Tommy Martin’s predictions: Breakfast TV and putting ‘em under pressure in Finglas

Let’s face it, decades ain’t what they used to be. There was a time was when you knew where you stood with a decade. The sixties? Flower power and beards. The seventies? Sideburns and disco. The eighties? Everything was massive: shoulder pads, mobile phones, hair. You used to be able to tell a decade simply by looking at the trousers involved.

Tommy Martin’s predictions: Breakfast TV and putting ‘em under pressure in Finglas

Let’s face it, decades ain’t what they used to be. There was a time was when you knew where you stood with a decade. The sixties? Flower power and beards. The seventies? Sideburns and disco. The eighties? Everything was massive: shoulder pads, mobile phones, hair. You used to be able to tell a decade simply by looking at the trousers involved.

But the decade just gone didn’t even have a name. At best it was a bad 1930s tribute act. The only unifying theme was division. Culture was too fragmented, its method of delivery being more significant than the content, the medium becoming the message. Even the predominant trouser, the skinny jean, was a niche interest, given how it excluded those of us with chunkier thighs.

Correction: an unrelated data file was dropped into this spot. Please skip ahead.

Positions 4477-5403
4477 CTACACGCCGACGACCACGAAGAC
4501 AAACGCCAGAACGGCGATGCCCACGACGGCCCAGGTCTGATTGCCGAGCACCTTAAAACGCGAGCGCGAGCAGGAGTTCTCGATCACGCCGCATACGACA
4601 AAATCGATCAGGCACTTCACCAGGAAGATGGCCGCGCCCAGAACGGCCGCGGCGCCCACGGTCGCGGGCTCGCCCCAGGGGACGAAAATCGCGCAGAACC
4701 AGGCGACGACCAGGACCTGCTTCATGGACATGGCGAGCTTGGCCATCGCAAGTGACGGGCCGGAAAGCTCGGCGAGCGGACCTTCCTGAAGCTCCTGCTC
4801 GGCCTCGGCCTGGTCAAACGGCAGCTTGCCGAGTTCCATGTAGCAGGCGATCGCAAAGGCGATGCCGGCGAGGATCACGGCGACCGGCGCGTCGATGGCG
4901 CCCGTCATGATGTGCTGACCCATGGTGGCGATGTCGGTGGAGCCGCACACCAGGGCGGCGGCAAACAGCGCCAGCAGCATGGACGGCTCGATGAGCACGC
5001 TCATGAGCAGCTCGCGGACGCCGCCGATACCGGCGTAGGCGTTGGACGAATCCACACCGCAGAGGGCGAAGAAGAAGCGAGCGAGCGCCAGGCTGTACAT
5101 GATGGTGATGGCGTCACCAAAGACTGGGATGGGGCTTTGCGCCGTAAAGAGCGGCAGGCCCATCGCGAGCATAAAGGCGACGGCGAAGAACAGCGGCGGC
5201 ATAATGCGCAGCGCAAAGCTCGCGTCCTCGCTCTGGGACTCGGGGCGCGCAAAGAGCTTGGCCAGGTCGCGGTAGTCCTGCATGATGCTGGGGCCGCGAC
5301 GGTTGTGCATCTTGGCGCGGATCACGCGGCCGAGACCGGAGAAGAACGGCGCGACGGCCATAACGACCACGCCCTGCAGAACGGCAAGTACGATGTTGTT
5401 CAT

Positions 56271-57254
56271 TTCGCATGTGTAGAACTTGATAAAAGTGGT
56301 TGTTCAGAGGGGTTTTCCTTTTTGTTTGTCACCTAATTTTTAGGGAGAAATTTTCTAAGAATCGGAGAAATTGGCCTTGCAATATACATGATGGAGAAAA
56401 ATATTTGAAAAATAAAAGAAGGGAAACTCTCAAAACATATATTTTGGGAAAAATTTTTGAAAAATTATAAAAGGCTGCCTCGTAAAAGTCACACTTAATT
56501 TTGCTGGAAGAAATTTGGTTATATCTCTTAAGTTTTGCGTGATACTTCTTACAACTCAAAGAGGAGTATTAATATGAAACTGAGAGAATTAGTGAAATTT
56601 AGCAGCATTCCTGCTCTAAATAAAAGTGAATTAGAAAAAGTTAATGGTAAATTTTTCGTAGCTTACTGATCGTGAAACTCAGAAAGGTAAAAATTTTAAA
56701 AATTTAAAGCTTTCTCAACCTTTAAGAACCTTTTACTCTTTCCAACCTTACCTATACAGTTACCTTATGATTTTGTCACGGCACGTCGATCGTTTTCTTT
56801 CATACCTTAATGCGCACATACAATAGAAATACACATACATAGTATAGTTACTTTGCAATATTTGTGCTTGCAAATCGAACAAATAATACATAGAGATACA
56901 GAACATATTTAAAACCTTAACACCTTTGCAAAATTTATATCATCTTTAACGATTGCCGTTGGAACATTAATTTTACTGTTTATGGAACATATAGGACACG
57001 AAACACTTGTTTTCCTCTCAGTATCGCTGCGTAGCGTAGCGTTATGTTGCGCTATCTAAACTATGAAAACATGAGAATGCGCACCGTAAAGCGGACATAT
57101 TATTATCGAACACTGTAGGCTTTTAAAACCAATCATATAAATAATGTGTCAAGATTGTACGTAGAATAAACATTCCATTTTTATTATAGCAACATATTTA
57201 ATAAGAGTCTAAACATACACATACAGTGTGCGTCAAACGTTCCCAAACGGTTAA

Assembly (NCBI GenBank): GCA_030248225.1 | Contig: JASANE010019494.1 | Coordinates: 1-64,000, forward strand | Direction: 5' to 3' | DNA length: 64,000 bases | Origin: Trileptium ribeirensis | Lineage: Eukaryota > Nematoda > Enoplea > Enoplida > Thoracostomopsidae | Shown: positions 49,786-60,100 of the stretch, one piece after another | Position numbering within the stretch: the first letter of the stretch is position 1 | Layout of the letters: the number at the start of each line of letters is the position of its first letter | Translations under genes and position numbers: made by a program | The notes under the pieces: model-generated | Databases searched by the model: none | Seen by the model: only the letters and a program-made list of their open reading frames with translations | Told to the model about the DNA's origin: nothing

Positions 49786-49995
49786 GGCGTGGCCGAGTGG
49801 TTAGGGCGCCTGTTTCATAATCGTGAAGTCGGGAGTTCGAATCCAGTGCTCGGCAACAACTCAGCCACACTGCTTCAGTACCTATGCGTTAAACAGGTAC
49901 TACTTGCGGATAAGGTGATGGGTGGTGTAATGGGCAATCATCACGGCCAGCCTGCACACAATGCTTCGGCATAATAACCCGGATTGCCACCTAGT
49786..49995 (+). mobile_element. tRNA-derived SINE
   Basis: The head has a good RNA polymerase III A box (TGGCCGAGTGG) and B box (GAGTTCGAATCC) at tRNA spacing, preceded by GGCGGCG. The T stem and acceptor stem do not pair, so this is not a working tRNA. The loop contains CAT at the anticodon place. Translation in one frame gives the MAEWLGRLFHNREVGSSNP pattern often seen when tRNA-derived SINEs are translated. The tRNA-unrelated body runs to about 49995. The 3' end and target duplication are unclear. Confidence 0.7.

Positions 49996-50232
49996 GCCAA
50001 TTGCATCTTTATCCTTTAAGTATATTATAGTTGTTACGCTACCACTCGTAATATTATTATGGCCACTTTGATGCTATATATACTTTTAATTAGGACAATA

Still, all decades allow us to contemplate the great sweep of time, that merciless agent of change which yields to no man or trouser style.

I mean, look at the world of sport 10 years ago. The best soccer player was a fellow called Lionel Messi, the golf world was obsessed with Tiger Woods, tennis was dominated by Roger Federer, Rafael Nadal, and Novak Djokovic and Liam Sheedy’s Tipperary were facing off with Brian Cody’s Kilkenny for All-Ireland hurling glory. Where are they now, eh?

Predictions are a mug’s game, but they do fill copy in sports pages in early January when the alternative is darts and the McKenna Cup. To look ahead to the next decade is to foresee the great themes of the last one play out and also to be safe in the knowledge that no one will be bothered checking back in 10 years’ time, especially as we should be well into the apocalypse by then.

It’s likely the future of sport will continue to be defined by how it is consumed as much as what actually happens on the field. This used to be a simple matter of TV companiesbattling for rights and sport pocketing the cash so that 19-year-old kids could buy the Maseratis they so badly need.

Then broadband providers and mobile phone operators joined in the act and everyone suddenly realised that sport was just a means of selling your product. Now, the latest Premier League broadcaster wants you to buy a juicer and the new John Grisham while watching Watford v Crystal Palace. Advances in technology mean that you will enjoy the 2030 FIFA World Cup on your toaster and sprinkle the Superbowl over your breakfast. If none of this makes any sense now, wait till Mattress Mick buys the rights to the All-Ireland Championships.

Sports-washing will be further used byquestionable regimes to launder heinous crimes. This has worked splendidly for places like Qatar, Abu Dhabi, and Bahrain who distracted us from the corpses of migrant workers and political dissidents with kick-ass golf courses, awesome Grand Prix action and ooh, look, Neymar!